A big change, all over of course, is that you take your life in your hands when on the road. People who shouldn't be driving anyway now do so while on a cell phone, and this is madness.

Perhaps it is a plot to kill off America? Give people with marginal driving skills cell phones, Ritalin, Viagra, stress, junk food, and Bud-lite -- and have them pilot 2-ton vehicles with random abandon in close quarters?

Saturday, August 13, 2005

Heading Back

The boat trip from Molokai to Lahaina, in the afternoon, is choppy. Had to fight off seasickness and my stomach didn't settle till the next day.
Kaunakaki Harbor, Molokai

It was a bit of a transition to go from Molokai to Maui. I was really enjoying the calm kindness of many of the people on Molokai, and back on Maui the number of people, tourists, less polite service (although these were mainlanders working in the restuarant, not locals) took adjusting to.

Don't think I will visit Maui again in August. Too many tourists that get in the way of a beautiful place. No doubt the locals feel this way too!

Next stop: California.

Friday, August 12, 2005

Molokai #2

I stayed in a condo called Molokai shores -- see for details. No A/C, but that is pretty standard. But lots of fans.

Down the street is Hotel Molokai, which is quaint and has an activity center, a restaurant, a bar, and live entertainment.

Dave's Ice Cream is, just, well fantastic! Stanley's has good food, lattes, and $6 an hour internet access.

Morning in Molokai

Didn't get time to explore the wild and beautiful East-end, so that will have to wait. Did go fishing with John Reich (, and caught some tuna, a barracuda, but lost a lure because something big hit our line. I recommend this guy!

Like all the islands, each has it's own flavor, it's own rhythm, and I was glad I visited!

Molokai #1

Took the ferry from Lahaina to Molokai. Met a guy who was hired to run a drug counseling program -- pot, alcohol, and "ice" (methamphetamine) are prevalent. The island has 7,000 people, 70% of which are on food stamps, welfare, etc.

No Ice!

Molokai does not want to sell it's island land to outsiders, and tourism is rather low. Life is slow and after a couple of days you learn to enjoy little traffic and the low activity level, and of course the lack of annoying tourists who haven't left their mainland attitudes back home.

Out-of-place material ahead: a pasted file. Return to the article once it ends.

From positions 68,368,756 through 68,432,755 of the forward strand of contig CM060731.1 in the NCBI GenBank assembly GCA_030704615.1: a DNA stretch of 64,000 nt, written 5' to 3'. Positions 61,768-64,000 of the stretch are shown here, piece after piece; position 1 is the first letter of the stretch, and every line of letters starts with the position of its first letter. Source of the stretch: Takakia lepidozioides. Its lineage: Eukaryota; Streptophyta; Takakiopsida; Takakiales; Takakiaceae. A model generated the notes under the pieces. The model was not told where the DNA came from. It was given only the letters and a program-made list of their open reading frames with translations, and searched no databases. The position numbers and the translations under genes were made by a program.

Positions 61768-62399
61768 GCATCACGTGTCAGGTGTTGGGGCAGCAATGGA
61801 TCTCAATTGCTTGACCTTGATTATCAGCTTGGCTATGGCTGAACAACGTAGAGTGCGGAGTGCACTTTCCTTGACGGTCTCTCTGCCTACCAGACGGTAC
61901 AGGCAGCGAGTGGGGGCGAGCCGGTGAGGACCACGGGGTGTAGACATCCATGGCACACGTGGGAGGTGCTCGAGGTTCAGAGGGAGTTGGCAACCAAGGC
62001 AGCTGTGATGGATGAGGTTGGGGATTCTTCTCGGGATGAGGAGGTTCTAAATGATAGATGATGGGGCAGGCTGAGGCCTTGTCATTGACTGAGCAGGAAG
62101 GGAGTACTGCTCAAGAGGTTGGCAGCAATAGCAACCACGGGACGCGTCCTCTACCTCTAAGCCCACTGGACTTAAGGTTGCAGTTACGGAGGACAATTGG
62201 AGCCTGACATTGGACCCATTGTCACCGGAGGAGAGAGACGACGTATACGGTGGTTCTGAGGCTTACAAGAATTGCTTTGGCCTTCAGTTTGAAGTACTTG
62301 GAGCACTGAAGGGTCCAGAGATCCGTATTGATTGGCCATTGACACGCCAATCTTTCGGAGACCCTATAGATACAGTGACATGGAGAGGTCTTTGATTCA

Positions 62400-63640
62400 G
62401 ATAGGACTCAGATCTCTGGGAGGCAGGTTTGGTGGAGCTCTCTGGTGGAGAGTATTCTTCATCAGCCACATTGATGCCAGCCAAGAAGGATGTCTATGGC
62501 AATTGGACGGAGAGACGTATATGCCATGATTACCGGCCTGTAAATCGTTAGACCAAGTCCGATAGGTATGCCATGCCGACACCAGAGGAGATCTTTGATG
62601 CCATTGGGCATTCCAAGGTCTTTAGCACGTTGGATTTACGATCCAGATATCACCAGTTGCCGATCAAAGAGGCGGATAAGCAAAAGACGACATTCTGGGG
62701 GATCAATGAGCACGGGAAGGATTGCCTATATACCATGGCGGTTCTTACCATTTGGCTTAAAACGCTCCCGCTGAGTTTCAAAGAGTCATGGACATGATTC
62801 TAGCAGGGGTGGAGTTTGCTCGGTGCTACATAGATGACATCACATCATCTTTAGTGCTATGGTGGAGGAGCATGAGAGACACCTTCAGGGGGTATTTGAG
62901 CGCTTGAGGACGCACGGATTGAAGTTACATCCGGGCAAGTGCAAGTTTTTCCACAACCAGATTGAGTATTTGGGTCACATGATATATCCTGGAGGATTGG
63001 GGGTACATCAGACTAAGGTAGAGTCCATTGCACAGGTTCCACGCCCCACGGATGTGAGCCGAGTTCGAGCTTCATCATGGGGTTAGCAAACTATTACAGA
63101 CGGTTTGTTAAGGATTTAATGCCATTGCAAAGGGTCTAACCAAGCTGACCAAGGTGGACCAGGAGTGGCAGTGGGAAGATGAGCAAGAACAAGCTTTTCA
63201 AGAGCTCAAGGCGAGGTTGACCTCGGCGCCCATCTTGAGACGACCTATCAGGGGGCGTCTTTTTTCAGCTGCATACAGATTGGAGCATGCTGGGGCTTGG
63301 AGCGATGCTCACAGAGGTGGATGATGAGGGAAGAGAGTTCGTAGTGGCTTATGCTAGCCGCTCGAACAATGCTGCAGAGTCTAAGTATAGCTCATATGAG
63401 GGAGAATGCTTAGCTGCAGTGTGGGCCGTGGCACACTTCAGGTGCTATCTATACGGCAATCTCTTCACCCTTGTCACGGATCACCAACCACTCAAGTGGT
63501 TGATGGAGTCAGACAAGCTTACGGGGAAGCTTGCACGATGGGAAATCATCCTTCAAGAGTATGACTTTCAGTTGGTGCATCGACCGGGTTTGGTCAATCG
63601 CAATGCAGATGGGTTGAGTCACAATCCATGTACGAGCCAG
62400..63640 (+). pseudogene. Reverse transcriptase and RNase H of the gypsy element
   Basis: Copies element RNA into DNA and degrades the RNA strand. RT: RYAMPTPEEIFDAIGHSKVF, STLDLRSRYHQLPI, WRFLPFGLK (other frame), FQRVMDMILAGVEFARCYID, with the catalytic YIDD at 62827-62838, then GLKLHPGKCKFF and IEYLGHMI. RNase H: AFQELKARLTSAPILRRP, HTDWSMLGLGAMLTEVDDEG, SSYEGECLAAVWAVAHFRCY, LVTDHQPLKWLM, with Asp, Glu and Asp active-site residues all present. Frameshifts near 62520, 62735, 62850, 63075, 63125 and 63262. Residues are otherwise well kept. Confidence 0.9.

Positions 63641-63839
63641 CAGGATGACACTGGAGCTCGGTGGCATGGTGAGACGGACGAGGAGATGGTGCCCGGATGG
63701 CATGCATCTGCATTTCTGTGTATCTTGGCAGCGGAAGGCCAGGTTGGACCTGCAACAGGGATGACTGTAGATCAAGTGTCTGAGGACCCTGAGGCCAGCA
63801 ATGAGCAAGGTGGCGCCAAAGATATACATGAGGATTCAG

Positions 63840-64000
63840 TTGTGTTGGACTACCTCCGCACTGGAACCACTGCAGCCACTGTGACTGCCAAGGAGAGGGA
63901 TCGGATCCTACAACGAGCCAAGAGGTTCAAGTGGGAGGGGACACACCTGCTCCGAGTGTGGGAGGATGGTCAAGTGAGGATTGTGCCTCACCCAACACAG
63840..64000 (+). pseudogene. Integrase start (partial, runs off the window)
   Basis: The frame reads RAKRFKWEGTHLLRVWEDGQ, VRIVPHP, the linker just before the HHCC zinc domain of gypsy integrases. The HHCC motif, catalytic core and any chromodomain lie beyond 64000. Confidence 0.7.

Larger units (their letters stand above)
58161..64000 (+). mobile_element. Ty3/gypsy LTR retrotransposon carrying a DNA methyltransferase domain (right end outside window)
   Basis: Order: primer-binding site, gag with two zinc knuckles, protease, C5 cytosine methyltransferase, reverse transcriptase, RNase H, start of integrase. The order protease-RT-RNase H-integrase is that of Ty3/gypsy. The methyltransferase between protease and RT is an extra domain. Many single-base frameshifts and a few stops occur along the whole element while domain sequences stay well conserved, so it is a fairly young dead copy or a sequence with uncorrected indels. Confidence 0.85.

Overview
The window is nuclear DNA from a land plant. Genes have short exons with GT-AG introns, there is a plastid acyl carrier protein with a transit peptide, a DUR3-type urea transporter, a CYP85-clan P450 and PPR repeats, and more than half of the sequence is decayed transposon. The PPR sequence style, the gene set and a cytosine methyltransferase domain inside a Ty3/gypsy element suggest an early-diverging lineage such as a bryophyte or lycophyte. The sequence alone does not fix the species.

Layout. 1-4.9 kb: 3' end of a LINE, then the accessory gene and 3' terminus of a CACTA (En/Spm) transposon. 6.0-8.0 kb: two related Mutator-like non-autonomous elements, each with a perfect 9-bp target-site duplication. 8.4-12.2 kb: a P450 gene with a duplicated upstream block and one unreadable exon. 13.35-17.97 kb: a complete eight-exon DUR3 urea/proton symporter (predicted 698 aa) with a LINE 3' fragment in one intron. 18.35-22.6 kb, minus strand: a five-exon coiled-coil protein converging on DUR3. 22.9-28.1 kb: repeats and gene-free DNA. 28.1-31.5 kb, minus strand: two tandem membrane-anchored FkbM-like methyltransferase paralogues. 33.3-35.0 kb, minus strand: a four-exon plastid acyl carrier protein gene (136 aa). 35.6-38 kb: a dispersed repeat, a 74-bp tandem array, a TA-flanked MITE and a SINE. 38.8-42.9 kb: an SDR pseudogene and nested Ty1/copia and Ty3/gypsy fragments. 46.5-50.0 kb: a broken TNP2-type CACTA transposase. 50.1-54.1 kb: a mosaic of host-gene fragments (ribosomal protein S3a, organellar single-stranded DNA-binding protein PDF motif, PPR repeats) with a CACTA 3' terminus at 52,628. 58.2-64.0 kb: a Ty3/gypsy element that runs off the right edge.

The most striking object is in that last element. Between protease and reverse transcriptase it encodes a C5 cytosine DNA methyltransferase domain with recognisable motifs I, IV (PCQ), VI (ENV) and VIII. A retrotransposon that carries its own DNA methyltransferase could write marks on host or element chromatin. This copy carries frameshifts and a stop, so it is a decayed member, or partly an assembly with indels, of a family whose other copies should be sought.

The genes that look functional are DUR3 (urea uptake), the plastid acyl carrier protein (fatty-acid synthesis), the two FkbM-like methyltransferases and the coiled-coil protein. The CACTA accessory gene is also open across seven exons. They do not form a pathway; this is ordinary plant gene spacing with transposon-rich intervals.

There are a few hotels, resorts, etc. Kaunakakai is the main town. On Maui, you can pretty much jump in and snorkel. On Molokai you must go to certain places. Winds and currents affect the shorelines more.

Most of the shopping is for locals, and as such, many prices are actually less than on Maui. Kona beer, internet time, phone calling cards, and meals, are cheaper.

I had excellent food on Molokai. The "pizza" place has great food of all kinds; Dave's Ice Cream is phenomenal; the Cookhouse is supposed to be "ono", but I didn't get there. Draft Kona beer at Hotel Molokai is $3.25. The only chain restaurant is a "Subway", which I ate at twice and was very tasty.

No traffic lights, not one, on the island!

Friday, August 05, 2005

Next island please...

Time to leave for Molokai (first visit). Got a lot of excellent snorkeling, long swims around rocky points to the next cove, etc. Beautiful weather.

Entered a sand-castle building contest, and only came in 2nd place with this*. First place had a bit more detail. Maybe next time...

* just kidding

Thursday, August 04, 2005


Golfed at Wailea with my 18 year old, and 2 guys from Texas who were pretty funny. One had a $15,000 astro-turf putting green in his house or yard (they do things big in Texas!). It was a great time and at the end the putting green guy said to us "you were going to get paired up with two Japanese homosexuals, but you got stuck with us."